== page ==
| Program: || Prejudice Awareness Summit, Washington, D.C. |
| Contact(s): || Nell Sutton, Communication Manager: (202) 857-1300 |
| Purpose: || To provide a forum for middle school students to speak openly and safely about prejudging others |
In 1992, Laurie Bricker and Phyllis Kalmin, both long-time members of Jewish Women International (JWI), saw a need in their community to address the increasing racial tensions and violence among teenagers. As a result, JWI introduced the Prejudice Awareness Summit that year with clear objectives of increasing awareness and understanding, providing opportunities for healthy interaction between races and cultures, and to encourage schools' participation as well.
At the Prejudice Awareness Summit, Jewish Women International brings students together from area schools to initiate a dialogue and create an understanding of the dangers of hatred and prejudice. Student participants are typically eighth graders, brought together for a one-day workshop. The day begins with an interactive ice breaker, which kicks off the dialogue. A keynote speaker follows, and afterwards the students are divided into groups where more intimate discussions on race may take place. At the conclusion of the day, groups create action plans for presenting issues related to prejudice to classmates at their own schools. The students are afforded the chance to speak freely and openly during dialogue sessions and are encouraged to question their own prejudices. The group dialogue eases tensions, and creates a newfound respect for many students. Educators and administrators also learn from the program and from the students.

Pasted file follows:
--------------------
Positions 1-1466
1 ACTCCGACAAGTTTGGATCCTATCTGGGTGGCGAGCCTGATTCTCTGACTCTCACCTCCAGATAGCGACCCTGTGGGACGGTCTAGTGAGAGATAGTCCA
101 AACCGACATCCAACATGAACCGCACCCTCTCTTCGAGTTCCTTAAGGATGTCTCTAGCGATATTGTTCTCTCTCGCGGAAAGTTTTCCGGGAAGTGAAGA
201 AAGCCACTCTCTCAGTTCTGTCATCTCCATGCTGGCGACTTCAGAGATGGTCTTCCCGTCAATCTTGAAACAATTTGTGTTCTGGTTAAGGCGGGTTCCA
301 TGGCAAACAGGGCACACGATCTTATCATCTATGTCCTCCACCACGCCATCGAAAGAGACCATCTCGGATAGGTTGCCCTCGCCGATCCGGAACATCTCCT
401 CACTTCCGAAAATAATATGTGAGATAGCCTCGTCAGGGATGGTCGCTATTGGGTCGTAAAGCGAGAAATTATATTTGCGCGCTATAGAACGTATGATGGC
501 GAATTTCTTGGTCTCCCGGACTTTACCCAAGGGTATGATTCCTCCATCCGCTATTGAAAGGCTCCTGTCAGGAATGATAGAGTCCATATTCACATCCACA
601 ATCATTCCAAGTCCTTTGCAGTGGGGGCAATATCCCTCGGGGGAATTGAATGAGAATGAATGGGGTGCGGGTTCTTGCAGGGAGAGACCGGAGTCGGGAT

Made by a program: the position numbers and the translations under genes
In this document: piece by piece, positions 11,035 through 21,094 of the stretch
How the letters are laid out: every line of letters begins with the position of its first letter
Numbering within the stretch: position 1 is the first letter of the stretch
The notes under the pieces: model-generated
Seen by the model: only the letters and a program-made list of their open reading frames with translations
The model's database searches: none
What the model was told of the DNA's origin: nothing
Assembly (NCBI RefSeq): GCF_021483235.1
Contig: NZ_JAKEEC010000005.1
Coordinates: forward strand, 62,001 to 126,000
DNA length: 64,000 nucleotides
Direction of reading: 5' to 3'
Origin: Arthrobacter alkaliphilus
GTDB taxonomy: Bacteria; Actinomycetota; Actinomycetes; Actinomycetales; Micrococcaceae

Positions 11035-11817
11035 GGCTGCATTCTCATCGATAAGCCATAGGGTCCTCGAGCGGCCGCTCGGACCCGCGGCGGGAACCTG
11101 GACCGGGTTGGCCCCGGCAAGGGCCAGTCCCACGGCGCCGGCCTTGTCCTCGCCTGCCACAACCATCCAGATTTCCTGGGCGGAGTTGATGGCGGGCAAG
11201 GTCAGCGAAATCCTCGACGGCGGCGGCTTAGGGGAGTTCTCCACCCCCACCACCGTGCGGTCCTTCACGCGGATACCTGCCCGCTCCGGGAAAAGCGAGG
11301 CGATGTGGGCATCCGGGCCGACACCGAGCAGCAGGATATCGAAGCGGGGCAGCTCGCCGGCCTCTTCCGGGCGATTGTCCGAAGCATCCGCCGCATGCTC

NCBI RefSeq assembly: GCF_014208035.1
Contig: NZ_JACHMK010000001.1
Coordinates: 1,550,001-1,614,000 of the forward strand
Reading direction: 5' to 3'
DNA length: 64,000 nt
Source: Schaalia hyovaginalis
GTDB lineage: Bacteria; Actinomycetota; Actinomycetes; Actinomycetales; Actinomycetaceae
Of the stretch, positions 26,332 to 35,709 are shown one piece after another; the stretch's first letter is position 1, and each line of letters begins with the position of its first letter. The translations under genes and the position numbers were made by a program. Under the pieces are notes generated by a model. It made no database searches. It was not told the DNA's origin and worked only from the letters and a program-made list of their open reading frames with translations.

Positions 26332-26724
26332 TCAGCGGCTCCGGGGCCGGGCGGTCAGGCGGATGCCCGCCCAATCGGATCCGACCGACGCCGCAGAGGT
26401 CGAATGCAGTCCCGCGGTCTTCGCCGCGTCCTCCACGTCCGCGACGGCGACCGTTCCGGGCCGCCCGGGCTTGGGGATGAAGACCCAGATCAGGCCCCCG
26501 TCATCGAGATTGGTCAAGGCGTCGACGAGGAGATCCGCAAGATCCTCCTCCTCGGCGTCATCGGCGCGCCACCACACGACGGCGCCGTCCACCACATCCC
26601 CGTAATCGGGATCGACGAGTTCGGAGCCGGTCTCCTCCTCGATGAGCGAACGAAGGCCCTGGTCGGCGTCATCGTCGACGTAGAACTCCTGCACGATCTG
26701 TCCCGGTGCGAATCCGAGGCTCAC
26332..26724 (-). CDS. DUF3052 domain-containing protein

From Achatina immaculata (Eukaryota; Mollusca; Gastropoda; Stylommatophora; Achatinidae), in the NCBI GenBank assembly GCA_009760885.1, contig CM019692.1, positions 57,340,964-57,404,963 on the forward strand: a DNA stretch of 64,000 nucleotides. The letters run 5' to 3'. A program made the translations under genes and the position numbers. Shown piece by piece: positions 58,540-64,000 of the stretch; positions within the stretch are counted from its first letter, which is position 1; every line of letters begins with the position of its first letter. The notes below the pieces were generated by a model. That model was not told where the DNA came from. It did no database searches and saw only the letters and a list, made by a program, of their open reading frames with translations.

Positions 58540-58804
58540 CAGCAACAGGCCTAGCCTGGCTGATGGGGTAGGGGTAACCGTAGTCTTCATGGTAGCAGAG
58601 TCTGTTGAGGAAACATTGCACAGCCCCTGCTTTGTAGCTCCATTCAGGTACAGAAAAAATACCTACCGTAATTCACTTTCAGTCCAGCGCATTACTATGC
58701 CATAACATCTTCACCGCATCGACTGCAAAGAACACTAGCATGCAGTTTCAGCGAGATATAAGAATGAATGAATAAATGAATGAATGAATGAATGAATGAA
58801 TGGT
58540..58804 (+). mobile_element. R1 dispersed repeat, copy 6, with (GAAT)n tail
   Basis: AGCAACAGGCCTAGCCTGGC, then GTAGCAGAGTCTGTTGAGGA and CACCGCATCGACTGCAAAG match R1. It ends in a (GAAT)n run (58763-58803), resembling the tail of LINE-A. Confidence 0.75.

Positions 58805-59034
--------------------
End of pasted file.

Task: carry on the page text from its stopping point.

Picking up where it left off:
Outcomes and Significant Accomplishments
The Prejudice Awareness Summit has reached over 1,000 students this year in three cities: Houston, Atlanta and Broward County, Fla. In the next year, three more cities will be introduced. Data gathered from students demonstrate that 90% of participants thought that all eighth grade students would benefit from the program. Seventy-nine percent agreed that the program helped them understand their own differences, and 78% stated that participation in the Prejudice Awareness Summit has affected their attitudes towards people different from themselves. The Jewish Women International has published the curriculum to the summit, and is willing to work with other organizations to develop a similar program.